After dinner, you probably just want to kick off your shoes, curl up on the couch, and fire up your DVRÃ¢â‚¬”but hereÃ¢â‚¬â„¢s why you shouldnÃ¢â‚¬â„¢t: Taking a 15-minute post-meal walk can help regulate your blood sugar level and reduce your risk of type-2 diabetes, according to a new study conducted by researchers at the George Washington University School of Public Health and Health Services (SPHHS).
In the study, 10 healthy seniors spent three 48-hour spans in a lab. During each session, participants ate the same foods and followed one of three exercise routines: They either walked at an easy-to-moderate pace on a treadmill for 15 minutes after each meal, walked 45 minutes in the morning, or walked 45 minutes in the afternoon. In each of the three scenarios, researchers continuously monitored participantsÃ¢â‚¬â„¢ blood sugar levels. What they found: The short post-meal walks were more effective at regulating blood sugar levels for up to 24 hours.
Why this is so key: Typically, your body can handle the normal blood sugar fluctuations that occur about 30 minutes after you eat: Your pancreas releases insulin, which sends the sugar to your liver, where itÃ¢â‚¬â„¢s stored as fuel. But as you get older (or if youÃ¢â‚¬â„¢re inactive throughout the day), your body doesnÃ¢â‚¬â„¢t react as efficiently, which leads to prolonged high blood sugar levels, says lead study author Loretta DiPietro, PhD, MPH, chair of the department of exercise science at SPHHS. Over time, this can damage the walls of your cardiovascular system, heighten your risk of getting type 2 diabetes and heart disease, affect brain functioning, and even lead to blindness, she says.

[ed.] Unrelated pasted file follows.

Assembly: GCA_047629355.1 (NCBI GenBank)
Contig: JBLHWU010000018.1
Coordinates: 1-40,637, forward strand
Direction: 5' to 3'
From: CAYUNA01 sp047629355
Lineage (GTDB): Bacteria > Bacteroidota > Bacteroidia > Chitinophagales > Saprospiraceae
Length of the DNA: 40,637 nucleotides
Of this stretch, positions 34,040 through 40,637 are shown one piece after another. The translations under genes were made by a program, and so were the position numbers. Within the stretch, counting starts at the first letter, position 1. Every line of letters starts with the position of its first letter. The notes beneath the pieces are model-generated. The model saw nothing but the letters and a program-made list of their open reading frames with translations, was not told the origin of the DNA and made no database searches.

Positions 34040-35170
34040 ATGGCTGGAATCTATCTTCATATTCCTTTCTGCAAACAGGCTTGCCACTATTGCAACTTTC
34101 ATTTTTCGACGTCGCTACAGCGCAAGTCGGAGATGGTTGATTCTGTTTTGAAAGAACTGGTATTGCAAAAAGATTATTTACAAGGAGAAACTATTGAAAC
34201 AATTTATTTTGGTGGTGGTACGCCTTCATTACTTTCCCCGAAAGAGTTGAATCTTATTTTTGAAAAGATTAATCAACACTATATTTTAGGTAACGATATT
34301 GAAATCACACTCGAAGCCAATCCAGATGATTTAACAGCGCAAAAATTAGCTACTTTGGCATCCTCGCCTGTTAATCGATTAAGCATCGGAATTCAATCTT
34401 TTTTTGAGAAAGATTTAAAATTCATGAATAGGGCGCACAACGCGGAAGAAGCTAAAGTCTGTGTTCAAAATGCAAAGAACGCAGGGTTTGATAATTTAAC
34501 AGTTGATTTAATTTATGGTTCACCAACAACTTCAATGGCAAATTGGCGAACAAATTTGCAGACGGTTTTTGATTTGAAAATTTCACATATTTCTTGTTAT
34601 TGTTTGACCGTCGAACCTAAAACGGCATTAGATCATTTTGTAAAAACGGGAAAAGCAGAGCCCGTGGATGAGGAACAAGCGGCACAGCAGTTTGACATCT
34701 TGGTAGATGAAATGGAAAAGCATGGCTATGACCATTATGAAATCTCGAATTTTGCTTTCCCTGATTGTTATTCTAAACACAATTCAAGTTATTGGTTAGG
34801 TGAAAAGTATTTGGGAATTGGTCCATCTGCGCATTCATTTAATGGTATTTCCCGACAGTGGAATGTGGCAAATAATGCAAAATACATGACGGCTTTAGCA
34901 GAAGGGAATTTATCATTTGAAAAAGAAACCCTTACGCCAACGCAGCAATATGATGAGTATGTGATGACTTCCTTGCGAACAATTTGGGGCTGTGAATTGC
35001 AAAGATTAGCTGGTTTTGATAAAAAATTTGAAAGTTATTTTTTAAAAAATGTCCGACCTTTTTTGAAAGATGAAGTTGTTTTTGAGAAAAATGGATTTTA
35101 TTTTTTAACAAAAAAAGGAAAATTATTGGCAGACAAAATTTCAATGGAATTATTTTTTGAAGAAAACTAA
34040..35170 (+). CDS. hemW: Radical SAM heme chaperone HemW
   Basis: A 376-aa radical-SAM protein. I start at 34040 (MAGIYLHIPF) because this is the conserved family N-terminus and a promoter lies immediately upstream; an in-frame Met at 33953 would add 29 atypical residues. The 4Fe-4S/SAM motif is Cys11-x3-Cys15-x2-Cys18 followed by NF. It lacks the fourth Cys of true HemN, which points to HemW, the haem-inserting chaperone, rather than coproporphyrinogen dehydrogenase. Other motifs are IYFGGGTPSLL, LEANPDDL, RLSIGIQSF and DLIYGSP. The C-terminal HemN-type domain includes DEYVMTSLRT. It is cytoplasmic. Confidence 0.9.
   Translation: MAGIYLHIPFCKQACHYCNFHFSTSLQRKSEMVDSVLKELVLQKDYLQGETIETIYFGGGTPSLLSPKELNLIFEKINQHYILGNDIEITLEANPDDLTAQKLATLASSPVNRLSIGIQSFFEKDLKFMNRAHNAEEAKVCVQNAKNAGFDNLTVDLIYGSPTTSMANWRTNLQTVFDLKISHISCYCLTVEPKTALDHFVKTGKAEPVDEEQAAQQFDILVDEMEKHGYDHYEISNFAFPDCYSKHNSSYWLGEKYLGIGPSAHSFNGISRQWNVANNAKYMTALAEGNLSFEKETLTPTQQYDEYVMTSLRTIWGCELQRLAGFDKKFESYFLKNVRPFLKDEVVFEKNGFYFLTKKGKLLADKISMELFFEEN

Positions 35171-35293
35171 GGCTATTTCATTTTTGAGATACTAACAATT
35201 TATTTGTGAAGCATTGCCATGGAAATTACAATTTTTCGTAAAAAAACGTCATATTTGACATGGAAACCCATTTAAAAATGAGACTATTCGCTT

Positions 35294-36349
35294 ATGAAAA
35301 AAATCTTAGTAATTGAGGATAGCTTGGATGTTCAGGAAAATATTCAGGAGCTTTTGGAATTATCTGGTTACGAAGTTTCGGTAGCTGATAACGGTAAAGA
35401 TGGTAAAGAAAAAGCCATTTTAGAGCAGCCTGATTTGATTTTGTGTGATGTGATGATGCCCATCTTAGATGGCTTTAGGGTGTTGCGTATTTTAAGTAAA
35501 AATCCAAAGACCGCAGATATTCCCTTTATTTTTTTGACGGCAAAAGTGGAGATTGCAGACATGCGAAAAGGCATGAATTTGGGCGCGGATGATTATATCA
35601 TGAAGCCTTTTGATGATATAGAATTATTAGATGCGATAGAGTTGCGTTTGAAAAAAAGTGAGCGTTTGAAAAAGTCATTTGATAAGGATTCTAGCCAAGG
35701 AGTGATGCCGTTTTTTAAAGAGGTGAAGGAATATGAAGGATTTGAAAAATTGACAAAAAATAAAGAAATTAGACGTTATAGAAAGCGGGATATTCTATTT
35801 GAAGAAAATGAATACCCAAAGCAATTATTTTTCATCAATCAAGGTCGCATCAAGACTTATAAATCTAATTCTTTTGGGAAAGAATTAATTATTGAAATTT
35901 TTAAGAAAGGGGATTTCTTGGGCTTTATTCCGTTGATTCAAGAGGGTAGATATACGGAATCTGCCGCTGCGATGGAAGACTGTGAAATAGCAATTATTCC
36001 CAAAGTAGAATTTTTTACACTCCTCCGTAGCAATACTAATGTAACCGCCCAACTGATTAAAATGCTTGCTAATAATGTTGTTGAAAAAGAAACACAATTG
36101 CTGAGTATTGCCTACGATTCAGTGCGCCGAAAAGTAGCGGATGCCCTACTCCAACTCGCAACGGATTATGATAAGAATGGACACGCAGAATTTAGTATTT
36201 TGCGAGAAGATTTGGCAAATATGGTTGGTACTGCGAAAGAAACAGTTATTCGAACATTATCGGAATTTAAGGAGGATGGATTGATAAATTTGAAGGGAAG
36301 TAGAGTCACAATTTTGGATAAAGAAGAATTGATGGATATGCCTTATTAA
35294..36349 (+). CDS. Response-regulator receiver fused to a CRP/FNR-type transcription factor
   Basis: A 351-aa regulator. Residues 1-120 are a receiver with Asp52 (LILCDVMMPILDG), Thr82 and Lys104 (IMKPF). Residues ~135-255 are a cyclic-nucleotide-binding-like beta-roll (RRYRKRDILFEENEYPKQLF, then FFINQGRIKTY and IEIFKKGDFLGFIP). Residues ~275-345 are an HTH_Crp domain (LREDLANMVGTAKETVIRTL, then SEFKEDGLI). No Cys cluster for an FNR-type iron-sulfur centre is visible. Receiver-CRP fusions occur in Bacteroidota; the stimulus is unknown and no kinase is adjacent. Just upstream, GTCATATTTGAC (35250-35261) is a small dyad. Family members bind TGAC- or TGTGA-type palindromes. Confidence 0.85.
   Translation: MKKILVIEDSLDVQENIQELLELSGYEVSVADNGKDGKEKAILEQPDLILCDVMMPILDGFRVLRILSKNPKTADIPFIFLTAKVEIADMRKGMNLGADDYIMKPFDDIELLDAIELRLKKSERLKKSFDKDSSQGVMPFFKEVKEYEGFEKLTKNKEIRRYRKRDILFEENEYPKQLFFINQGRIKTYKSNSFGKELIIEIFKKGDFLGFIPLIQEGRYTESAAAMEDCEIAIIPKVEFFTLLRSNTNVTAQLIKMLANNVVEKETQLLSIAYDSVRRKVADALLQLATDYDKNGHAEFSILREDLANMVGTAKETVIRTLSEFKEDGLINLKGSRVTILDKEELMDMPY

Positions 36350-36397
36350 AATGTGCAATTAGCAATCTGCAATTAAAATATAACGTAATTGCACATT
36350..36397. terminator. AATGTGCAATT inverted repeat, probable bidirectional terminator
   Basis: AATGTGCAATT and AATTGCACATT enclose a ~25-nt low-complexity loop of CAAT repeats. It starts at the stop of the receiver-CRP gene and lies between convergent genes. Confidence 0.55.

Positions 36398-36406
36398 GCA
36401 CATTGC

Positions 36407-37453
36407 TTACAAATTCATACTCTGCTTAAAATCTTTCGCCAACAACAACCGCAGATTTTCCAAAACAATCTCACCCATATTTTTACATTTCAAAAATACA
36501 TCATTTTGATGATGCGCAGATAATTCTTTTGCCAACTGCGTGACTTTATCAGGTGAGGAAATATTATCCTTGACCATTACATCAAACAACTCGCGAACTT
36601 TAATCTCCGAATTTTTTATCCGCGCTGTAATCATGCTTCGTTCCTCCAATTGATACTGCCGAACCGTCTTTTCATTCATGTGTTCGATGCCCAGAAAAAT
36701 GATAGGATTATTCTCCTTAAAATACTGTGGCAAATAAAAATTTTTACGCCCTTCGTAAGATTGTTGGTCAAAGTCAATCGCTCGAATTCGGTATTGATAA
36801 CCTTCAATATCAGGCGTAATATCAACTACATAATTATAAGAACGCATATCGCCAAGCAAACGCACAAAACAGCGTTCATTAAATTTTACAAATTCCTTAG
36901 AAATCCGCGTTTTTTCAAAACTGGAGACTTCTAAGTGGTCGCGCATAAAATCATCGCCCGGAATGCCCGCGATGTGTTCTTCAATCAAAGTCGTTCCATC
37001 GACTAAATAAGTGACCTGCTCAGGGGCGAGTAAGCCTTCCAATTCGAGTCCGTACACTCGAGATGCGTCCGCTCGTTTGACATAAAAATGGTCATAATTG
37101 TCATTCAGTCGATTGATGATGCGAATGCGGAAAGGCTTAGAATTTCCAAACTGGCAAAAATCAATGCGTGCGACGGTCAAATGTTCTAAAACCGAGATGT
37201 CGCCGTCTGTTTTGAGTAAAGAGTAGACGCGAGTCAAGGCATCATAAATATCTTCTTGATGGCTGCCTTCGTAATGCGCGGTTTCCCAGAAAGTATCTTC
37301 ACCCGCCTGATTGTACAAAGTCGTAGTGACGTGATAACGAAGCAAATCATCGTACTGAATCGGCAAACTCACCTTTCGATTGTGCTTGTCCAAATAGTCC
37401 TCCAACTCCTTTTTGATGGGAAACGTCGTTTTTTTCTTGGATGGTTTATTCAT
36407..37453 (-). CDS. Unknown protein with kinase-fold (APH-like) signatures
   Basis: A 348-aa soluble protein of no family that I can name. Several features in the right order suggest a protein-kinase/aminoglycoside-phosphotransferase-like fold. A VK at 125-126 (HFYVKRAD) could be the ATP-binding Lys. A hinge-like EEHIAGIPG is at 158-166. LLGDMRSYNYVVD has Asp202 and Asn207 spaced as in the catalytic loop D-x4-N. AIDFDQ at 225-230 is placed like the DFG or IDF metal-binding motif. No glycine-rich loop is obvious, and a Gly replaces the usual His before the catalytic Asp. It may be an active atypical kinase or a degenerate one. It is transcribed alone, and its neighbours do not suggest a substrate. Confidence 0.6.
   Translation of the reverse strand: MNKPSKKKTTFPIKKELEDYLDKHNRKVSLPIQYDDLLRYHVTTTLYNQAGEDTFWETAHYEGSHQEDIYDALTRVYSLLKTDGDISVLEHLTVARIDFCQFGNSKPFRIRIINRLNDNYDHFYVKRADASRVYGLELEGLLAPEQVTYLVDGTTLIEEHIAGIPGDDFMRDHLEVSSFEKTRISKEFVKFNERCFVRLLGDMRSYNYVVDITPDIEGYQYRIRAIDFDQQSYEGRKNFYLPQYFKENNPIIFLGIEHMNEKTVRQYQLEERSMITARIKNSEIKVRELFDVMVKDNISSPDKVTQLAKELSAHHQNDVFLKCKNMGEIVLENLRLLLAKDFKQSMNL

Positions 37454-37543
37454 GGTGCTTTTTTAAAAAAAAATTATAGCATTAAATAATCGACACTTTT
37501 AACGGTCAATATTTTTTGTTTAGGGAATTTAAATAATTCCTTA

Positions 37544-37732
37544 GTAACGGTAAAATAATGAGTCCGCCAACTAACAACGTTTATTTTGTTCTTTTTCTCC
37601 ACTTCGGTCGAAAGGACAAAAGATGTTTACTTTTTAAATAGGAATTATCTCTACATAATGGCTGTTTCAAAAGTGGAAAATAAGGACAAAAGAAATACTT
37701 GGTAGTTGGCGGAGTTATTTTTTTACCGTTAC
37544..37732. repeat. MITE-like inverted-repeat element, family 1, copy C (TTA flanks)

Luckily, exercise triggers muscle contractions that work like insulin. Why are post-meal walks more effective than a single 45-minute stroll at another time? They jump-start this process exactly when your body needs it: When sugar enters the blood stream, says DiPietro.
CanÃ¢â‚¬â„¢t swing a walk after every meal? Focus on moving more about 30 minutes after you eat your largest meal of the day or after you eat carbohydrate-rich dishes (like pasta or rice) or super-sweet foods (like donuts and sugary drinks). All of these cause your blood sugar to spike faster and hit higher levels, says DiPietro. Bonus: She says that walking can also help you sidestep that post-meal energy zapÃ¢â‚¬”so youÃ¢â‚¬â„¢ll actually be able to stay awake when you do sit down to catch up on those DVRÃ¢â‚¬â„¢d shows.
photo: iStockphoto/Thinkstock More from WH:
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